As speaker, Qalibaf leads a body that can debate Iran’s annual budget and push for the impeachment of government ministers. However, laws passed by the parliament must be approved by a 12-member Guardian Council and Khamenei holds final say on all matters of state.
The position also puts Qalibaf onto Iran’s Supreme National Security Council, the country’s highest level body that handles defense and nuclear issues. That takes on new importance as the U.S. withdrew waivers from Iran’s nuclear program late Wednesday and as tensions between the two nations remain high.
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Iran Protests & more
Iran Minister Downplays November Protest Death Toll In First Official Acknowledgement
Radio Farda, May 31, 2020
Nearly seven months after Iran’s security forces killed several hundreds protesters in November 2019, Interior Minister Abdolreza Rahmani Fazli said implicitly for the first time on Saturday May 30 that the number of those killed was around 200.
While Iran has been hiding the actual number of those killed in the violent crackdown that followed the nationwide protests in November, independent news agencies and human rights watchers put the number at up to 1,500. A short while after the crackdown, U.S. Special Representative for Iran, Brian Hook said that Iranian security forces had killed around 1,000 protesters in November.
Rahmani who was taking advantage of the ongoing protests in the United States to portray violence as something normal that can happen anywhere in the world, did not even give precise figures about the death toll. Some Iranian Twitter users have pointed out the way Iran has been taking advantage of foreign developments to justify its violence.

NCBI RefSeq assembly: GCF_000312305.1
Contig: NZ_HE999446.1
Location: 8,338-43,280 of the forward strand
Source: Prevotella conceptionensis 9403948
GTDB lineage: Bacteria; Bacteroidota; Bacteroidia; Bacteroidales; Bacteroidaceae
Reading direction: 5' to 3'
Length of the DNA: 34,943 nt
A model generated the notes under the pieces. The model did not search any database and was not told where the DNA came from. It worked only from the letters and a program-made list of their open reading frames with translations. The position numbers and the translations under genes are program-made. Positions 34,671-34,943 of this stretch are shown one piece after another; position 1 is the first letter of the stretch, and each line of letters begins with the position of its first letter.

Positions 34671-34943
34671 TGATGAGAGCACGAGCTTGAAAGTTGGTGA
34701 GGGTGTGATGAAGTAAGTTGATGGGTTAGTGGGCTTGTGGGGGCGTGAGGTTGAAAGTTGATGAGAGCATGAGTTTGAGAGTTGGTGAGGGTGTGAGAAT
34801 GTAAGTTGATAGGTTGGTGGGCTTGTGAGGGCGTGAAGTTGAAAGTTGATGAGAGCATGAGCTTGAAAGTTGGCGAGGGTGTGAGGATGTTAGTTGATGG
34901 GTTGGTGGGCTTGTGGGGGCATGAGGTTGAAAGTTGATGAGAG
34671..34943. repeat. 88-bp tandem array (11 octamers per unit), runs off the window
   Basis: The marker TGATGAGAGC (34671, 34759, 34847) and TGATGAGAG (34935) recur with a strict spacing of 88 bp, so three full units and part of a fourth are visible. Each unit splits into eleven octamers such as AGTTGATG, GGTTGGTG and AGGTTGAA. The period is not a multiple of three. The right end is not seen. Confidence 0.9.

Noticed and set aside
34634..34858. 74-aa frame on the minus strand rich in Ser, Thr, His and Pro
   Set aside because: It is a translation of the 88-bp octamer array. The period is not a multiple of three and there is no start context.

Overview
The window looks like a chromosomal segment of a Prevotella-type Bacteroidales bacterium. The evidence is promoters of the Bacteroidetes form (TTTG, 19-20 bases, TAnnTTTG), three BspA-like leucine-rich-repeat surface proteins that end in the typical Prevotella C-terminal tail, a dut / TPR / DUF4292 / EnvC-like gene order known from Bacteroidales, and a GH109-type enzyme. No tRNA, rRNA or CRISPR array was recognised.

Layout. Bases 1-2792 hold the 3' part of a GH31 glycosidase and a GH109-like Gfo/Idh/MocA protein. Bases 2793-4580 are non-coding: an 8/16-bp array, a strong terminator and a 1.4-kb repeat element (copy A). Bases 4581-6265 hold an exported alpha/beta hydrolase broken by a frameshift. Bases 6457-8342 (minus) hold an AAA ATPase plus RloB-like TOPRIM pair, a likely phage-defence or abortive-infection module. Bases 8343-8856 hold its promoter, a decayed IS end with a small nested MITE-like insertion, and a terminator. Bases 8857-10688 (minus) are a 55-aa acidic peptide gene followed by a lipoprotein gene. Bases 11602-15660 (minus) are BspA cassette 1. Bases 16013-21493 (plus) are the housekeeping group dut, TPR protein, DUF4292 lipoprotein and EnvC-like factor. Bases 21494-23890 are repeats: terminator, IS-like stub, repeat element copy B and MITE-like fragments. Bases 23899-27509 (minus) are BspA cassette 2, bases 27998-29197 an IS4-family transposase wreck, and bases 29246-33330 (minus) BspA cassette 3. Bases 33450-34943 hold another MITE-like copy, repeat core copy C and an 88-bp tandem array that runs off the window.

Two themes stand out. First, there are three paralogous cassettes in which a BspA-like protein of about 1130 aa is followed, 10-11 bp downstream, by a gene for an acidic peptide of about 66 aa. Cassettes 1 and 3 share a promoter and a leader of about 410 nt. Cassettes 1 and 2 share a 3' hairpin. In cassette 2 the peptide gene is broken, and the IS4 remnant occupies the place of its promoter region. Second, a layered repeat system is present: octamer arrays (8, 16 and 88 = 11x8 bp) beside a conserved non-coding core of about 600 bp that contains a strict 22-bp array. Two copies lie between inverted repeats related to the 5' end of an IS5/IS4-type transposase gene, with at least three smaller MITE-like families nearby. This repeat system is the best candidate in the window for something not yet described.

The minister appeared on a TV program Saturday night to say “around 40 to 45 people, that is about 20 percent of the death toll were killed with weapons not issued by the government,” but about 80 percent were killed by government forces. This means he is still insisting on the government propaganda that some protesters killed other protesters with guns that did not belong to government forces; something officials tried to argue during the crisis in November.
As verified by international human rights watchdogs, Iranian forces even used tanks and machine guns against protesters and shot many in the head at point blank range. Human rights organizations even characterized the outcome of the crackdown at places such as Mahshahr in Khuzestan Province and Shahryar near Tehran as “massacre.”
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Appeals Court Upholds Sentence for Iran Protester Without a Hearing
Iran-HRM.com, May 30, 2020
A Tehran Appeals Court upheld without a hearing the verdict for an Iran protester.
Ali Nanvaei, a Tehran University student, was arrested by Intelligence Ministry agents on November 18, 2019 as he was leaving school and taken to an undisclosed location. The preliminary court examined Mr. Nanvaei’s case on February 4, 2020 on the charge of “disruption of public order” and sentenced him to a six-month prison term suspended for two years, 74 lashes, and handwriting of the texts of three books designated by the court.
The preliminary court ruling was upheld by the Appeals Court without any hearing, citing the permission obtained by Judiciary Chief Ebrahim Raisi from the mullahs’ Supreme leader, Ali Khamenei.
Massive protests erupted across Iran on Friday, November 15, 2019 after the Iranian regime’s abrupt announcement that it had tripled the price of fuel. Mohammad Javad Kol ivand, a member of parliament from Karaj, said protests broke out in 719 locations across the country, on Friday, November 15.